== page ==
The Menagerie: Fredericksburg’s Luxurious Lodging Offers Artistry in Design for an Unforgettable Stay
A conversation with Sarah Stacey Interior Design about the sumptuous maximalist style of this unique historic home turned alluring rental property
Five minutes from the wine-drenched, German food festival that is Fredericksburg’s Main Street, behind the walls of an old mayor’s house, a riot of texture, pattern, and color unfolds. Snakes slither up the wallpaper and pink-doused rooms glow like indoor sunsets.
The Queen Anne Victorian-style mansion at the center of Nicole and Ramzi al Rashid’s The Menagerie, a curious and sumptuous new lodging, is painted a quiet blush tone to reflect the time from which it emerged. Its exterior belies the maximalist style within. Next door and across the street, The Menagerie continues in a carriage house, converted garage, and three bungalows. Each room is its own unruly fairy tale of antiques and vintage style combined to luxurious effect. It’s not the type of lodging you check into and wonder what all the fuss was about.
“We’re calling it dopamine interiors,” said Sarah Stacey, owner of Sarah Stacey Interior Design, who led the charge in creating the look of The Menagerie. Each room is distinct, with no repeating rug, wallpaper, sofa, or dresser (Stacey calls them commodes, the French term). And if you’re sticky to Fredericksburg, returning over and over, as many do, this is not a hotel that you check into once and can say you’ve seen every room.
Motifs emerge, like snakes in the wallpaper, butterflies, and big cats. Colors from one room may be used in the next for a sprinkle of continuity, but a generally antique feeling ranges in tone from grandmother-chic to garden-of-Eden. For example, a stained glass window above a claw foot bathtub is surrounded by a huge illustrative mural of peacocks and trees in a pink atmosphere. It’s like entering a coral paradise. It’s a little Babylon of excess. Elsewhere floral wallpaper, tumbling cascades of shelled lanterns, and chandeliers, create the thousands of details worth snapping photos of.
The inspiration for it all was Nicole al Rashid, an herbalist who recently purchased Texas Medicinals from founder Ginger Webb.
“Nicole loves maximalism and eclectic things and things that make you feel,” said Stacey. An assertiveness about the curation at The Menagerie culminates in a sometimes dizzying, fascinating effect. Cavernous rooms are sometimes made intimate with deep, dark colors, and bed frames fit for a king, while others are light and airy, with a feeling of creeping undergrowth and verdure. Overall, the work subsumes the visitor.
Make It Happen at The Menagerie
At six weeks postpartum, Stacey came into the project during the height of the pandemic, in mid-2021. Aiming for high-impact spaces, she faced potential foils at every turn. Supply chain problems touched everyone, and sourcing was no small feat. Lead times were outrageous, said Stacey. Only antiques and vintage pieces were consistently available. Chairs for the project were sourced four or five times in rooms like Aurora. Ultimately, that room saw everything reselected except the sofa and rug. Even the antiques were re-selections of things that would have been new, we learned.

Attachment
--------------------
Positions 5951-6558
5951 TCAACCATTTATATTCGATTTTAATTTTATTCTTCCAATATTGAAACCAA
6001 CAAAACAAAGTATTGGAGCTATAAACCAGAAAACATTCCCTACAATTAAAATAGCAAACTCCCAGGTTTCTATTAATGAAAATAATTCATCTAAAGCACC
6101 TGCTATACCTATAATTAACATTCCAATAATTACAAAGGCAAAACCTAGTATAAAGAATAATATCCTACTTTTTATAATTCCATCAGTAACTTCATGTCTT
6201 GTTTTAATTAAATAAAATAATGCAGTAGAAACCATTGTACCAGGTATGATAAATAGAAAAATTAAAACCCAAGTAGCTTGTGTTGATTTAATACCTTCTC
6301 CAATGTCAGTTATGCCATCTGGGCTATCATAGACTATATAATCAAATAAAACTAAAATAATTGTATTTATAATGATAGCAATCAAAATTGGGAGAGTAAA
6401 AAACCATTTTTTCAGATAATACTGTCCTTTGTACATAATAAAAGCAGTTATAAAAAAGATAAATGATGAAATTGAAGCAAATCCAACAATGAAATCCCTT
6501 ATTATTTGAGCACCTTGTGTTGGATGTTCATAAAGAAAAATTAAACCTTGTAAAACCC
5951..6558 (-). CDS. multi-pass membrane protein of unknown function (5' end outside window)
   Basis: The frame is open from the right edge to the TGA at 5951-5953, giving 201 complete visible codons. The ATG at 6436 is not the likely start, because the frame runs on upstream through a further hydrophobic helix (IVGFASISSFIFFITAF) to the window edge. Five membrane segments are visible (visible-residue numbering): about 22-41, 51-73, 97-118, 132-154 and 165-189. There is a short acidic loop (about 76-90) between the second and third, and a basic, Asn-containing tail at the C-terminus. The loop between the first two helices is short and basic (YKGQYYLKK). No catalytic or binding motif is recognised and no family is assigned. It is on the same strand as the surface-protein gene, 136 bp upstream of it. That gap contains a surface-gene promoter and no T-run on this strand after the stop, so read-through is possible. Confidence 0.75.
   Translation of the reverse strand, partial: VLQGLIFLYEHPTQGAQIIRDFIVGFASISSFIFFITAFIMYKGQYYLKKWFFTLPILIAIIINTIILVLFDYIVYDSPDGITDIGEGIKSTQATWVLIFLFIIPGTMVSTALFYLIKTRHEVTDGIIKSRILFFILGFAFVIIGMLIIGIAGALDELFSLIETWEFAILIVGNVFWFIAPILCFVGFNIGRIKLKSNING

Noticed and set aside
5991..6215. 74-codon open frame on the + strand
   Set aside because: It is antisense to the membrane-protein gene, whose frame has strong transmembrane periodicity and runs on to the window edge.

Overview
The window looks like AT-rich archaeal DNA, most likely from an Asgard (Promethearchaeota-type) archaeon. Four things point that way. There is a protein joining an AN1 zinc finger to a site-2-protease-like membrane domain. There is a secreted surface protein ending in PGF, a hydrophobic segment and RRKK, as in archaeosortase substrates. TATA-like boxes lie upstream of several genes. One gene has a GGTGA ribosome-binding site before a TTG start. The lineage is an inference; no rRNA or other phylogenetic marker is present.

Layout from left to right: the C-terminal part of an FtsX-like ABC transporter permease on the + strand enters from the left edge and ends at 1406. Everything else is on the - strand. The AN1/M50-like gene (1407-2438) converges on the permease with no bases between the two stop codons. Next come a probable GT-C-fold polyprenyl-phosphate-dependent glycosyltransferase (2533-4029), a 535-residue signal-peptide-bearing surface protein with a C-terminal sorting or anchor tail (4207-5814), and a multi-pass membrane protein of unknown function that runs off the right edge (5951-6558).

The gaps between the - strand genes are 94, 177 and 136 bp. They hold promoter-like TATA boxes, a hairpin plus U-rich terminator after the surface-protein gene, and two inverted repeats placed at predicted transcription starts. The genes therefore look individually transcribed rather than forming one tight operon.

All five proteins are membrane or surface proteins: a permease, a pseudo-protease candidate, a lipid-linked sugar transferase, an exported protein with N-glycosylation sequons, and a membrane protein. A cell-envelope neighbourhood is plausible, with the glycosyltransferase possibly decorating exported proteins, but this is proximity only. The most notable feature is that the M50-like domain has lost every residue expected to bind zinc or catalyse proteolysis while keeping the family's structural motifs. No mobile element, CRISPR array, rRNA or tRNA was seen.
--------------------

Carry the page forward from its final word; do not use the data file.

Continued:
The project evolved as the space announced its character. The bungalows came first, and then the mansion side followed. Originally conceived as three separate rentals, the mansion became one unified space, to be rented as all three bedrooms together instead.
With Sarah Capps on board, Stacey had a partner in creating a balance of masculine and feminine elements across The Menagerie property. Originally, rooms La Hermosa and Serenity were to be called Kings and Queens, so the women worked to make each space feel male and womanly, respectively.
Through all of the upheaval in selecting work, Stacey was able to source from local and national suppliers, including a handful of treasure makers and curators nearby. She also supported some Ukrainian artists, and used pieces she had previously stowed away, too. Aside from gorgeous, richly pigmented Moroccan and boucherouite rugs, Stacey said she would recommend Etsy for fabulous deals on rugs.
What’s next? Stacey is working with Nicole and Ramzi al Rashid on a boutique hotel in Lockhart. It should be finished in the next month or two, said Stacey, when we spoke in November.
To follow her work, gather expert tips, and see sneak peeks of upcoming projects, visit her Instagram page at @sarahstaceyinteriordesign. To book a stay at The Menagerie, visit www.themenagerietx.com.
Antiques, artwork, accessories, rugs, and more
The following are favorite local spots of the Sarah Stacey Interior Design team to scout for treasures: